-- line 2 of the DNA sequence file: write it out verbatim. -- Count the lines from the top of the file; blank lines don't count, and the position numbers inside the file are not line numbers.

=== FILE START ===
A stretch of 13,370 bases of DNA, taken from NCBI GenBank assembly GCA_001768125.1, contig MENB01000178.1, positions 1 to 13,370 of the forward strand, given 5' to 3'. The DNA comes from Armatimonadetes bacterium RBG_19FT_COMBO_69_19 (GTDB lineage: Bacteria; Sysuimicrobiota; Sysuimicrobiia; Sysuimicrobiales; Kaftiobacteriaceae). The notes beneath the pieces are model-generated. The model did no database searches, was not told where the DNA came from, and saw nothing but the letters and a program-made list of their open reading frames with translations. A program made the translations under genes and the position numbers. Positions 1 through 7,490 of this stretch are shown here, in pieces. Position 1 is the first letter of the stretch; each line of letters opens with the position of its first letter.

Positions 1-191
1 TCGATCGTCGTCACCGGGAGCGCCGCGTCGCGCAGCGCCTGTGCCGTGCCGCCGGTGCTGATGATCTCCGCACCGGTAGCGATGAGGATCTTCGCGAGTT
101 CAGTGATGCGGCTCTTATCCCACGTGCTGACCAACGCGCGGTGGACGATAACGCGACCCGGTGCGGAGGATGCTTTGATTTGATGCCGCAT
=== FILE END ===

Positions 1-191